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Growing up, my parents would always cut up fruit and de-shell nuts for us, as sort of a post-supper snack. My mother would carefully cut up chilled seasonal fruit and brew a pot of chrysanthemum tea. My father would use his own teeth to crack open salted peanuts and sunflower seeds for us, while frying up prawn crackers at the stove.
They're just simple cut fruit and nuts, but somehow they don't taste the same when I'm just preparing them by myself. That they are meticulous labors of love are what make them taste special.
*Completed for Rebecca Bradley's "Illustrating the Edible" course at MICA*
Zongzi (粽子) is a traditional Chinese rice dish made of glutinous rice stuffed with different fillings and wrapped in bamboo leaves, generally of the species Indocalamus tessellatus, sometimes, with reed leaves, or other large flat leaves. They are cooked by steaming or boiling. In the Western world, they are also known as rice dumplings or sticky rice dumplings.
From MICA—Illustrating the Edible.
The recipe I chose is the recipe of Bing Tanghulu, a traditional Chinese treat similar to British toffee apples. It is made by hawthorns with rock sugar. I chose to illustrate a recipe for this food because it reminds me of my childhood in the winter in China. I remember begging my mom to buy one for me when I was little, and I would be happy for the whole day if I got one. I believe all people from Northern China have similar memory as I have since it is one of the most popular treats in the winter. The recipe is very simple, the only ingredients it needs are hawthorns or whatever kinds of fruits you like (my favorite is strawberry), rock sugar and bamboo sticks.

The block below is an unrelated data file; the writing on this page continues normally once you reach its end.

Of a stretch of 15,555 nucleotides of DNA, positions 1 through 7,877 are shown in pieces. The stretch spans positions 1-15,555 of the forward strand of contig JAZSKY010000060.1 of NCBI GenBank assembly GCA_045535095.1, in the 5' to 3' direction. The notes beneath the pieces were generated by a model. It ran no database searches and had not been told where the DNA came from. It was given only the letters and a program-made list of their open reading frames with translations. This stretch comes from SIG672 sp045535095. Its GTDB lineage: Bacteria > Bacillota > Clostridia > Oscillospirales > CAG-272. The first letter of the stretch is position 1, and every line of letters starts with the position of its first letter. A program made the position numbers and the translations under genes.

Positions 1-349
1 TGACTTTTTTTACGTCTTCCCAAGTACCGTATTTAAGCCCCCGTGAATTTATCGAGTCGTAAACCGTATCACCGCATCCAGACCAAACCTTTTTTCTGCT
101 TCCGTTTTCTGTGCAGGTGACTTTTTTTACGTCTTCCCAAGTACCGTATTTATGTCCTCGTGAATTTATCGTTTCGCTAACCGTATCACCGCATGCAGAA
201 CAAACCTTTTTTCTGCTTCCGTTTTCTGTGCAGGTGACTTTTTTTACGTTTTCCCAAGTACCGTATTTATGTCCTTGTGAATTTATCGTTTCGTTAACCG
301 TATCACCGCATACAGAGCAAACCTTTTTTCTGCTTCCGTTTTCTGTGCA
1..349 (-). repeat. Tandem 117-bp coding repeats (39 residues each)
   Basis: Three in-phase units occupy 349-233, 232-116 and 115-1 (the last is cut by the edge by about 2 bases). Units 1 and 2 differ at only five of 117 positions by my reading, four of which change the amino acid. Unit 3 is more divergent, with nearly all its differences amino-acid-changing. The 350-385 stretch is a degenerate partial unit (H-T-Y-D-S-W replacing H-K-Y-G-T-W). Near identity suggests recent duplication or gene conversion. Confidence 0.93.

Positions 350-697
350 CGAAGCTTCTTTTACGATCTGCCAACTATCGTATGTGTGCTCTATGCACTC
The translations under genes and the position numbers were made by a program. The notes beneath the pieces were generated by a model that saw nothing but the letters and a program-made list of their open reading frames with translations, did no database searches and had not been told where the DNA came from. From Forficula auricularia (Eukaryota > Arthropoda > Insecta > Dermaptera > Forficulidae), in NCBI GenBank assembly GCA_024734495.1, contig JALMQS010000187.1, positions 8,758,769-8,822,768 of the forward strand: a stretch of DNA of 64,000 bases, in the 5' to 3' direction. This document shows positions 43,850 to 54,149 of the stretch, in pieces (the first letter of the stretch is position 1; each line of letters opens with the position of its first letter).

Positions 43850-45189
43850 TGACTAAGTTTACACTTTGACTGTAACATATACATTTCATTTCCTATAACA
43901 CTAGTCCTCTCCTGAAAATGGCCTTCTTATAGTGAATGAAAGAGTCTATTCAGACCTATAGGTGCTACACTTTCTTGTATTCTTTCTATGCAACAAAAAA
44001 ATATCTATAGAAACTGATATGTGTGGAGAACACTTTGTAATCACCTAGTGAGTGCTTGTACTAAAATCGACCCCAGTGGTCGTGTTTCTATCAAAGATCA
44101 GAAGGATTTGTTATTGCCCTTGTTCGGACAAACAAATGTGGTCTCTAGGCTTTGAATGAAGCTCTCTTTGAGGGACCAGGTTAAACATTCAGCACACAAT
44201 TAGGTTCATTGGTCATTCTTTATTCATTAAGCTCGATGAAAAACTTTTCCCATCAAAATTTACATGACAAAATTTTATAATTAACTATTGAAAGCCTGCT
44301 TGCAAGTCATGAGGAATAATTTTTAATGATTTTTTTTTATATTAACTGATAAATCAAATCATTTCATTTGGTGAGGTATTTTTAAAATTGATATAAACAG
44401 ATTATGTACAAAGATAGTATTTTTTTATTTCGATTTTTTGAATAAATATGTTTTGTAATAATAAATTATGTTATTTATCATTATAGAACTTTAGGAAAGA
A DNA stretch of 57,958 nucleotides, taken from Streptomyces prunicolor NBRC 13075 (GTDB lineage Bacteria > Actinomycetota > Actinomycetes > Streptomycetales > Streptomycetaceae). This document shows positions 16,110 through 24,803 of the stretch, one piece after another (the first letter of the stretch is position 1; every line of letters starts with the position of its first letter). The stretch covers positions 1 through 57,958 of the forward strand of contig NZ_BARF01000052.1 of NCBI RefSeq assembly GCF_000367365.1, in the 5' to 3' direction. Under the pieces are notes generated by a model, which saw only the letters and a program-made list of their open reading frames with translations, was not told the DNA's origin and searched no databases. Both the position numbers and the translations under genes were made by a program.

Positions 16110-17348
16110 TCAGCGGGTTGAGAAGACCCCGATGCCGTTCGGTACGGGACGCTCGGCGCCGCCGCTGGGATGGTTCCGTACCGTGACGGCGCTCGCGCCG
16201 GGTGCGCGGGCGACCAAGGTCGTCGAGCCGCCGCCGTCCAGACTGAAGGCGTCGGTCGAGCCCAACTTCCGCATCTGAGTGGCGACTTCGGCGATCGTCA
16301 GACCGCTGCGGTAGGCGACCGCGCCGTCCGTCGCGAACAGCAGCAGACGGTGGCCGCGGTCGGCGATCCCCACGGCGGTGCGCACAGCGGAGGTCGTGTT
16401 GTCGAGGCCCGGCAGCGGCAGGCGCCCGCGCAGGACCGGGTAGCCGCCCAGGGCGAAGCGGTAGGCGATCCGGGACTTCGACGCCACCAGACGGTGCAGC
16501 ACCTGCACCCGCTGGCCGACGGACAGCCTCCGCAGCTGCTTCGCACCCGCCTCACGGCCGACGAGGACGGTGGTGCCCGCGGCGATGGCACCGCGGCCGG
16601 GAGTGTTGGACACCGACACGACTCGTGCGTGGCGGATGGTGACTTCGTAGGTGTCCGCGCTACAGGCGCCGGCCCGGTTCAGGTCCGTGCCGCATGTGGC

One of the dishes that reminds me of home is Lumpia Shanghai. It's a Chinese-Filipino fried spring roll that is often served at get-togethers. Ever since I was little, my mom and I would sit around the kitchen table and wrap them together.
This illustration was created for Rebecca Bradley's Illustrating the Edible class at MICA.
Vegetables are gorgeous and they need more appreciation of their beauty (and health benefits). Vegetable platter is a way to add more beneficial food to your diet with fun and ease. It’s so simple and in the same time not boring - you can choose veggies you like, you can pick a dip to accompany, you can eat it on its own or serve as a garnish. So I want to celebrate this magical dish!